The Federal Emergency Management Agency may be able to make it through the end of the fiscal year Friday without needing an additional infusion of cash from Congress — a situation that gives Senate Democrats more room to try to force a compromise on federal spending with House Republicans.
Senate Democratic leadership aides said today that they believe FEMA’s disaster relief fund could remain flush through about Thursday and that FEMA could probably find funds to cover about $30 million for Friday.
Other Congressional sources also said FEMA could possibly make it through Friday. Last week, Members estimated FEMA would run out of funds Tuesday. The entire federal government will exhaust its funding Friday, meaning Congress must pass a continuing resolution or face a government shutdown.
The FEMA disaster relief fund has a total of $114 million as of today, and the agency is spending funds at a rate of at least $30 million a day, “but they might be able to shake the cushions and come up extra to get them through the week,” an aide said.
The White House Office of Management and Budget may come out with a letter today confirming FEMA’s solvency.
The aides’ comments come as House Republicans and Senate Democrats have been at odds over offsetting FEMA disaster funding as part of a CR that would fund the government through Nov. 18.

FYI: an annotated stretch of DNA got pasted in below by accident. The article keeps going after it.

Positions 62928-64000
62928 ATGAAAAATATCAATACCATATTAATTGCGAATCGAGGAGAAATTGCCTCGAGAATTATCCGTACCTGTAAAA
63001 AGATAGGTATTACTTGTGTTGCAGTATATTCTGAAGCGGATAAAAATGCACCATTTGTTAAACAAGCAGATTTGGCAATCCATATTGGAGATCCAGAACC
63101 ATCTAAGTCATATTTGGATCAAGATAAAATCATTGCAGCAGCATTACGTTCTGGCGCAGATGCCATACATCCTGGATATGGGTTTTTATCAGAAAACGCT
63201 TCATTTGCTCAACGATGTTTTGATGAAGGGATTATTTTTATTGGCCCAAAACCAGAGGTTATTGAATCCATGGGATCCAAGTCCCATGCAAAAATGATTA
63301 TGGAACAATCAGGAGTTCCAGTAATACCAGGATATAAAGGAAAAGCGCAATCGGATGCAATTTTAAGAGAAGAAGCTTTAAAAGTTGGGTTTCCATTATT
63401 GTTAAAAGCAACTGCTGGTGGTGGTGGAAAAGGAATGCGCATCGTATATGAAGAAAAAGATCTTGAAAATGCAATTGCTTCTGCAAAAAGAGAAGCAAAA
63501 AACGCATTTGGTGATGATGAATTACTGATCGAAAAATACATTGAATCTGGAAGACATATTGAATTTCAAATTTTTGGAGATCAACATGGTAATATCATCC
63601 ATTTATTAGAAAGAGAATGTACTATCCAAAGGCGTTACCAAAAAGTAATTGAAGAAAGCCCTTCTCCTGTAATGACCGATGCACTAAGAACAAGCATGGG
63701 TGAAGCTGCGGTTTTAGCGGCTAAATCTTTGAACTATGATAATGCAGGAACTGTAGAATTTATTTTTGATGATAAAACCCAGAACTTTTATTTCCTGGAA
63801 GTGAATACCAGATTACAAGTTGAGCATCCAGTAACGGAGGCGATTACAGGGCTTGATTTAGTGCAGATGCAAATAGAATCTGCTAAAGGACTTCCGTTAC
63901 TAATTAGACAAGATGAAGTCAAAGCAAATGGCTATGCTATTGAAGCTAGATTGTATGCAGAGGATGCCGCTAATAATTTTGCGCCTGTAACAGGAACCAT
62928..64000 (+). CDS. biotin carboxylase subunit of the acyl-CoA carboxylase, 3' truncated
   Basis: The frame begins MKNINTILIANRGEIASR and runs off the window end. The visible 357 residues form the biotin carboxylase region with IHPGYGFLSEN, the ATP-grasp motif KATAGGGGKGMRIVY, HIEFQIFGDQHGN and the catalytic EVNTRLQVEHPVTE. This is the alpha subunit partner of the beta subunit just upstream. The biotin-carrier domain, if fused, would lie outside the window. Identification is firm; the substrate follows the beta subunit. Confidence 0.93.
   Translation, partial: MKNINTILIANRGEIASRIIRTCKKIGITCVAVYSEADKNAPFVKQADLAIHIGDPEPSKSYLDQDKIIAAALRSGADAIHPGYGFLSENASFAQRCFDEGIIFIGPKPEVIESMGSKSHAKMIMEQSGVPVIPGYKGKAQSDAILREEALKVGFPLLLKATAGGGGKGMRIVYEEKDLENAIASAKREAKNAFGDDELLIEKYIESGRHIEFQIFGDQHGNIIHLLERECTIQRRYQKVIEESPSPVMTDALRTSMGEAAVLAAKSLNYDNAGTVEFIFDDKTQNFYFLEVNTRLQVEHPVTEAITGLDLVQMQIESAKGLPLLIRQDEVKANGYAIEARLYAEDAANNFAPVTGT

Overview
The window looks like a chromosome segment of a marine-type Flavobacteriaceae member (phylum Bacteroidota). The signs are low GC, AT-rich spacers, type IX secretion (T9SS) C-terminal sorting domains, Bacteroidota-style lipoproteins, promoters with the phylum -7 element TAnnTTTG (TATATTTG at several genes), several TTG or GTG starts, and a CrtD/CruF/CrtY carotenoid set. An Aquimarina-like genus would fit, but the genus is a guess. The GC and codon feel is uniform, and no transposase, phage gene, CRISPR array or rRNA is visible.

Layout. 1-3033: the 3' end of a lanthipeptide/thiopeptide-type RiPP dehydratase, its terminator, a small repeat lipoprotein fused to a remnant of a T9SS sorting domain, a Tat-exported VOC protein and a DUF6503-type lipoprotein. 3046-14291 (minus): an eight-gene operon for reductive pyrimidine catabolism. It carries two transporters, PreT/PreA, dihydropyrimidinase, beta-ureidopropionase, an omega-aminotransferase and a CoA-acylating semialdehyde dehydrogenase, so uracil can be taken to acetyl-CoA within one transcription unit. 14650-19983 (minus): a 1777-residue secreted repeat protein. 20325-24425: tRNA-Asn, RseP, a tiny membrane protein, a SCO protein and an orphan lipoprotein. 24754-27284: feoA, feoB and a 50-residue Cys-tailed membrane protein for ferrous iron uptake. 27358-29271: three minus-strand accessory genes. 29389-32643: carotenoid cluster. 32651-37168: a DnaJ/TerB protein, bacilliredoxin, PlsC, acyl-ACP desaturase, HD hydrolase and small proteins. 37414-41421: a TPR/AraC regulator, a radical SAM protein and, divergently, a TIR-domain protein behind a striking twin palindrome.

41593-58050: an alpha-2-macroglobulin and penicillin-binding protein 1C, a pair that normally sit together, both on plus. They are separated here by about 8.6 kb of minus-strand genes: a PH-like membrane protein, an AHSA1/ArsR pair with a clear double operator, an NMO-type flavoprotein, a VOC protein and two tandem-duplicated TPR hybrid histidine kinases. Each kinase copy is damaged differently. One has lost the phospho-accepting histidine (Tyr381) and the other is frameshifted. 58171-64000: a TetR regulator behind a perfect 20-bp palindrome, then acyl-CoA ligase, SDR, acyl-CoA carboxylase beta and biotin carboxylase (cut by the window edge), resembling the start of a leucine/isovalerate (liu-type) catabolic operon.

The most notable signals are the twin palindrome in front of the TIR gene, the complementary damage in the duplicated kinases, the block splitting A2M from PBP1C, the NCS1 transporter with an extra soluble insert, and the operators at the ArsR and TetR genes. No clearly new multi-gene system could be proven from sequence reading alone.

The House last week passed a continuing resolution that would offset about $1.1 billion of the $3.6 billion in FEMA funding provided in the bill.
The Senate Democrats oppose offsetting any of the FEMA funding because it politicizes the process and ultimately delays getting funding to victims as lawmakers wrangle over the programs that get cut.
The Senate Democrats are now hoping that Republicans would be willing to pass the CR without offsets because FEMA would not need any funding before the fiscal year ends. The $1.1 billion in offsets were targeted to paying for $1 billion that the agency was expected to need in fiscal 2011.
But it is unclear whether House Republicans will go along.
Either way, the Senate is set to vote at 5:30 p.m. today on a CR that is identical to the House-passed bill except it does not offset any of the disaster funding. Senate Majority Leader Harry Reid (D-Nev.) will need 60 votes to overcome procedural roadblocks erected by Republicans.
Republicans remain angry at Democrats, particularly those in the House, for abruptly backing out of their deal to pass the CR last week in order to force divisions within the House GOP Conference to the surface. Although Democrats had hoped Speaker John Boehner (R-Ohio) would negotiate a new bipartisan deal on the CR after he was unable to pass the bill without their support, he instead was able to use Wednesday’s defeat of the CR to motivate a handful of conservatives to switch votes.
For now, House Republicans are continuing to hold the line.
“If Reid doesn’t pass the House bill tonight, he will be responsible for a government shutdown, period,” one GOP aide said today.
Senate Minority Leader Mitch McConnell, R-Ky., carries a musket on stage as he speaks during the American Conservative Union's Conservative Political Action Conference (CPAC) at National Harbor, Md., on Thursday March 6, 2014.